Bugatti explains Veyron development process

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On the surface, Volkswagen’s resurrection of Bugatti looks like one of the many chess-like moves made in its bold quest to expand its portfolio of brands during the late 1990s. In a way, it was; branching out into new segments motivated executives to buy a once-venerated French brand that hadn’t made a car in years. On a secondary level, the acquisition allowed one man to fulfill his dream of developing the world’s most prestigious car. Bugatti opened its archives to tell the story of how its first 21st-century car, the Veyron, was born. 

Ferdinand Karl Piëch (1937-2019), a brilliant engineer who rose to the top of the Volkswagen Group during a long and illustrious career, sketched out an 18-cylinder engine in 1997, on the back of an envelope, while riding the bullet train between Tokyo and Nagoya. It consisted of three VR6 cylinder banks separated by 60 degrees and tuned to deliver 555 horsepower. The 6.25-liter engine was naturally aspirated and envisioned for high-end luxury cars — the kind that would make Mercedes-Benz (who also experimented with an 18-cylinder engine) blush.

There was one big problem: Volkswagen Group didn’t have a suitable car to put it in. Rolls-Royce would have been an option, but BMW unexpectedly ended up with the name (though not the factory nor the Spirit of Ecstasy) after a bitter bidding war. Although Volkswagen had bagged Bentley, Piëch set his mind to buying the dormant Bugatti brand, which belonged to Italian entrepreneur Romano Artioli, after Piëch’s son gave him a model of a Type 57 SC Atlantic while vacationing in Majorca. He talked Volkswagen’s financial department into clearing the funds needed to buy the brand right after he returned to Germany, and the transaction was completed in 1998.

With an engine and a name, Piëch set the ball rolling. Italidesign’s Giorgetto Giugiaro designed the EB118 concept in a matter of months and presented it to the public at the 1998 edition of the Paris Auto Show. It arrived as a front-engined coupe powered by the Austrian engineer’s 18-cylinder engine. Several concepts followed: the EB218 shown at the 1999 Geneva Motor Show explored what a Bugatti sedan could look like, the EB18/3 Chiron introduced that same year moved the brand in a sportier direction, and the EB18/4 Veyron brought the idea of a modern-day hypercar much closer to production. It’s this design study that received the green light for production.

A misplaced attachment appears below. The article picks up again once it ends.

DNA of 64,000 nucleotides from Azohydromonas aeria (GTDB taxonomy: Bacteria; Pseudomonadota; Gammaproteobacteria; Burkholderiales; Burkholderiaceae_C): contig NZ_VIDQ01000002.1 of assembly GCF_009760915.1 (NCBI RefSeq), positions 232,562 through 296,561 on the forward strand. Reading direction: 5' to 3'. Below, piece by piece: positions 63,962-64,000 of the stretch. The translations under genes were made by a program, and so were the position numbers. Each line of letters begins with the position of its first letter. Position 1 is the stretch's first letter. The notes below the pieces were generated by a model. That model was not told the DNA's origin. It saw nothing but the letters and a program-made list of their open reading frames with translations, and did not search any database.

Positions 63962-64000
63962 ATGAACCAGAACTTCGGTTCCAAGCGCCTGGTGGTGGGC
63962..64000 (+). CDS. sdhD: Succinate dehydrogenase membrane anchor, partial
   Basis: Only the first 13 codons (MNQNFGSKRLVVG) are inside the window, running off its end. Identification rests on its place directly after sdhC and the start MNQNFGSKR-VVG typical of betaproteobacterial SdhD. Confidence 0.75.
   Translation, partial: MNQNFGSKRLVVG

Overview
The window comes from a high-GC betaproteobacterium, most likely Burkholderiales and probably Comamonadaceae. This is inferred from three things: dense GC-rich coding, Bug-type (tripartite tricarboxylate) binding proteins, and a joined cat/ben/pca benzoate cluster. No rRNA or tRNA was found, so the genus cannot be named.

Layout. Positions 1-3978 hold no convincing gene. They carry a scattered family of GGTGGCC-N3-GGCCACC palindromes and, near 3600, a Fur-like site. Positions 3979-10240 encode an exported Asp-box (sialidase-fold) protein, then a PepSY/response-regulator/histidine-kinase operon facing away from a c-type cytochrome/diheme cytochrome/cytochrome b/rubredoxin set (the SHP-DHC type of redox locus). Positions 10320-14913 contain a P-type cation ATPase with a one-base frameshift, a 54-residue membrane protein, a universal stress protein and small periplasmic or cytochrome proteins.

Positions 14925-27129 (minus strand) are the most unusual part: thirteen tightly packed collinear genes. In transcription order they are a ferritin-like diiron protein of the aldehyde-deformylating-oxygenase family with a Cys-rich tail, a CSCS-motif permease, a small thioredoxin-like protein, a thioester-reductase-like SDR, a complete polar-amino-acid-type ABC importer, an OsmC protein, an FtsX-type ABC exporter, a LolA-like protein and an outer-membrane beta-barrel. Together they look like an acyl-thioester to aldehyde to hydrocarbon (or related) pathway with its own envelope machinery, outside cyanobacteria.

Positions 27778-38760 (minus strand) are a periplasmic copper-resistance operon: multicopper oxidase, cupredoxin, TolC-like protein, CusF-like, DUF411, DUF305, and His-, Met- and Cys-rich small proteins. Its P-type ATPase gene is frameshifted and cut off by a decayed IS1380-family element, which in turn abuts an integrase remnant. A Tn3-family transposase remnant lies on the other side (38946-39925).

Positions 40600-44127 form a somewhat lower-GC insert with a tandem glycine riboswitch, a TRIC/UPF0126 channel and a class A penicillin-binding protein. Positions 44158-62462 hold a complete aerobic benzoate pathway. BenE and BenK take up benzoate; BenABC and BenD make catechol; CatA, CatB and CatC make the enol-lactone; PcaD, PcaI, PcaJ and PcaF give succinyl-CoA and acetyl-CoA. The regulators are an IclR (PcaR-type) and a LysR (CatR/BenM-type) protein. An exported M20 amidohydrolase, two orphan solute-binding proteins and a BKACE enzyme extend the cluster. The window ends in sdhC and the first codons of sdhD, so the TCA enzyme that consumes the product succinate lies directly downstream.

When development work started, engineers abandoned Piëch’s 18-cylinder engine in favor of a W16. They arranged the cylinders in a W configuration because putting them in a V would have created a bigger, heavier engine. In hindsight, developing the quad-turbocharged, 8.0-liter W16 must have been a relatively easy item to knock off the to-do list. Executives also insisted the car had to reach 100 kph (62 mph) in 2.5 seconds, have a top speed of over 406 kph (252 mph), boast a little more than 1,000 horsepower in its most basic state of tune, and carry its owner from the race track to the opera house on the same day, with the same set of tires. Talk about a tall order; no car in the world ticked all of these boxes around the turn of the 21st century.

406 is an oddly specific number, and it wasn’t chosen at random. Bugatti explained the V12-powered Porsche 917 designed by Piëch reached 406 kph on the Hunaudières Straight during the 1970 edition of the 24 Hours of Le Mans, which it won. He concluded the Veyron wouldn’t accurately demonstrate how far automotive technology had come since the 917’s heyday if it couldn’t exceed its top speed. It easily beat it; it entered the Guinness Book of Records as the world’s fastest car when it averaged 431 kph (267 mph) in 2010.

Fast forward to 2020, and the record belongs to the Chiron. Bugatti became the first hypercar manufacturer to break the 300-mph barrier when test driver Andy Wallace reached 304 mph in 2019.

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Saurabh Shukla

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